Senators Ask Medicare To Stop Radiation Therapy Cuts

Ruzanna Harutyunyan's picture

The American Society for Radiation Oncology (ASTRO) applauds Blanche Lincoln (D-Ark.) and Richard Burr (R-N.C.) and 30 of their Senate colleagues for spearheading efforts to protect access to life-saving treatments for the nation’s cancer patients by asking Medicare to stop proposed cuts to cancer care.

The bipartisan group of Senators today sent a letter to U.S. Health and Human Services Secretary Kathleen Sebelius protesting severe cuts proposed in the Medicare physician fee schedule for radiation oncology services. While the Centers for Medicare and Medicaid Services (CMS) projects the overall impact of the payment reductions to be 19 percent, the rates for certain needed cancer services would be reduced by up to 44 percent. An ASTRO survey conducted in July said cuts of this scale would have a particularly devastating effect on community-based cancer centers and the patients they treat.

“We are concerned that these proposed cuts could force freestanding and community-based cancer centers to close their doors, limiting access to cancer care for our seniors, and particularly for those living in rural areas. We urge CMS to reconsider the proposed reductions in Medicare payment for radiation oncology services…” wrote the Senators. “We urge CMS to consider recalibrating specialty reimbursement to support primary care in a way that does not place a disproportionate burden on any one specialty provider group.”

“Cancer patients, who are fighting day in and day out against their disease, already have enough to worry about without having to face additional expense and time to get important treatments. These Senators recognize that these cuts would limit access to care for cancer patients at a time when America is engaged in the essential effort to reform health care to improve access to care,” said Patricia Eifel, M.D., FASTRO, a radiation oncologist at M.D. Anderson Cancer Center in Houston and Chairman of ASTRO. “Radiation oncologists and their patients greatly appreciate the commitment and leadership of Senators Lincoln, Burr and their colleagues to protect cancer care.”


The Senate letter comes on the heels of a similar letter sent Aug. 17 to Secretary Sebelius by 63 Representatives, led by Reps. Lois Capps (D-Calif.), Sue Myrick (R-N.C.), Mike Rogers (R-Mich.) and Parker Griffith (D-Ala.). With the addition of the Senate effort, nearly 100 Members of Congress now have signed letters to HHS protesting the proposed cuts. ASTRO also supports Sen. Lincoln’s amendment to the health reform plan being considered this week by the Senate Finance Committee to prevent the proposed equipment utilization rate increase from taking effect.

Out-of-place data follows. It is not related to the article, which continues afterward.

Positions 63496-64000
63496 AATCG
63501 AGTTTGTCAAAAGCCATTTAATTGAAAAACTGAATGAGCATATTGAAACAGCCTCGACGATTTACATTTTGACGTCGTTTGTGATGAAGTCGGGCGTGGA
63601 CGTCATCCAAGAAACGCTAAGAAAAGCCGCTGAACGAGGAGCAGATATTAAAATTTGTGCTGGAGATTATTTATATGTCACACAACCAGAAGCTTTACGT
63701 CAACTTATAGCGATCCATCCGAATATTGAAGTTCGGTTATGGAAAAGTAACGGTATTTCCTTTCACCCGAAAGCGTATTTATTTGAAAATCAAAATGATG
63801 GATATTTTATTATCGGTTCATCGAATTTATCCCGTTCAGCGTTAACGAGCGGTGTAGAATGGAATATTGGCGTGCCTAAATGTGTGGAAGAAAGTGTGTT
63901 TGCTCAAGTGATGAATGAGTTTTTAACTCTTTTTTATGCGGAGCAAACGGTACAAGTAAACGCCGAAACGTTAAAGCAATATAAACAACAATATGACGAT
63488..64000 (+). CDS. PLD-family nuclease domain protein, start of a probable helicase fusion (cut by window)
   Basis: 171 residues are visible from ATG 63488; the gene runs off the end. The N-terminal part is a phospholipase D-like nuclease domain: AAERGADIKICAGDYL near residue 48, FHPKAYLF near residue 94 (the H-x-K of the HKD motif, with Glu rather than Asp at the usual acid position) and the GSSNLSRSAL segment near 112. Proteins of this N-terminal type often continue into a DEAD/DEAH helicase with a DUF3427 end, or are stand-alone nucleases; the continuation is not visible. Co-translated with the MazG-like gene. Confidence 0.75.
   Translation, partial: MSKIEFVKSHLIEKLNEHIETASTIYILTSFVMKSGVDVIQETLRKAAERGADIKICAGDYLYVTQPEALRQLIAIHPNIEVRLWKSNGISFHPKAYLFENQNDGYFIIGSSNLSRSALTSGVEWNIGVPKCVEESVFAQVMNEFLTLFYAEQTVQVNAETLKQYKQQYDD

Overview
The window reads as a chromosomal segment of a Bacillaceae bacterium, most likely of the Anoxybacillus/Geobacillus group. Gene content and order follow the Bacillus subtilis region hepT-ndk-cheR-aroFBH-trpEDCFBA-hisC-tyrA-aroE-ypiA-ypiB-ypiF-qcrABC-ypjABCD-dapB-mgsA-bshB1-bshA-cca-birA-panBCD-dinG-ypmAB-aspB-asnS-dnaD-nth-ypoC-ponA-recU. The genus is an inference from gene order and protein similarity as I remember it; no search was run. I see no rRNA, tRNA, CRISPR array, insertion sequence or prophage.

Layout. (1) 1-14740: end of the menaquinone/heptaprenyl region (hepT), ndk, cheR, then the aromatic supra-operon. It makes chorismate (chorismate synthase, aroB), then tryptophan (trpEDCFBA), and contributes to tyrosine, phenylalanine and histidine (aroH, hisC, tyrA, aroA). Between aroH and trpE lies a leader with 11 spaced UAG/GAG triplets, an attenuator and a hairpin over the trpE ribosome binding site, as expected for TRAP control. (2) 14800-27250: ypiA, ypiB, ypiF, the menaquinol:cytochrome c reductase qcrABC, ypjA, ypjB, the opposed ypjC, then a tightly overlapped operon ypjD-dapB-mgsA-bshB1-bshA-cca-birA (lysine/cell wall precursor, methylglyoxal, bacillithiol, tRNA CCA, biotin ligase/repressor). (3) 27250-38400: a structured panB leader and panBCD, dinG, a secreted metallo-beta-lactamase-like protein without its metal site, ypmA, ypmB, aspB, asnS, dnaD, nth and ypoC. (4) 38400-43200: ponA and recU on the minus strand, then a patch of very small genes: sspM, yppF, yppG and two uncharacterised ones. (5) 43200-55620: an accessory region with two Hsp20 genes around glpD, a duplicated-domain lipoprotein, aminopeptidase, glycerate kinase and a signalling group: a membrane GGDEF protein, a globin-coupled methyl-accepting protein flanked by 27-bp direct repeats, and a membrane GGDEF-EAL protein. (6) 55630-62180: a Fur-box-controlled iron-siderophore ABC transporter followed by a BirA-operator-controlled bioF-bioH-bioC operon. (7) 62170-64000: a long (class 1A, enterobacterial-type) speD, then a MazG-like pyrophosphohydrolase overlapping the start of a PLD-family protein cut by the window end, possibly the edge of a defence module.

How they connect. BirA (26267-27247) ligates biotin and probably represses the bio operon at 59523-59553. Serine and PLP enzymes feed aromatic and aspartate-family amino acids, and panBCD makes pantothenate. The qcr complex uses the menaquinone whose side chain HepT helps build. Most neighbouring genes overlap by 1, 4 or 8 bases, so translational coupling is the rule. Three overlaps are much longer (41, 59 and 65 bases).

New technology and improved techniques have allowed radiation oncologists to dramatically improve how they target radiation to more effectively eliminate cancer cells while protecting healthy tissue. This has allowed radiation oncologists to improve cure rates while decreasing painful side effects, allowing patients to not only survive, but thrive after their cancer treatments.

ASTRO submitted official comments last month asking CMS to stop its proposed changes to the Medicare payment rates for physician services, including radiation oncology. Specifically, ASTRO wrote CMS urging it to withdraw its proposal to increase the equipment utilization rate for radiation therapy. ASTRO also asked CMS to delay implementation of new physician practice information survey data pending a review of the information and a response to ASTRO’s concerns.

The extreme cuts are due in part to CMS increasing the utilization rate for equipment costing more than $1 million from 50 to 90 percent. By increasing the utilization rate, the payment for each service is reduced significantly. CMS did not reference any actual data for radiation therapy equipment in proposing to increase the rate to 90 percent, basing its proposed change on expanding a Medicare Payment Advisory Commission (MedPAC) recommendation focused on diagnostic imaging equipment. In its Aug. 31 official comments on Medicare’s proposal (available at, MedPAC said it “did not contemplate” applying its recommendation to increase the equipment utilization rate to radiation therapy machines.

“Congress has made its will very clear on this issue,” Laura I. Thevenot, ASTRO’s CEO said. “We are hopeful that Congress’ wishes, MedPAC’s comments, actual equipment utilization data, identified problems with the new practice expense survey data, and details on the severity of the impact will all lead to a positive outcome for cancer patients and their caregivers.”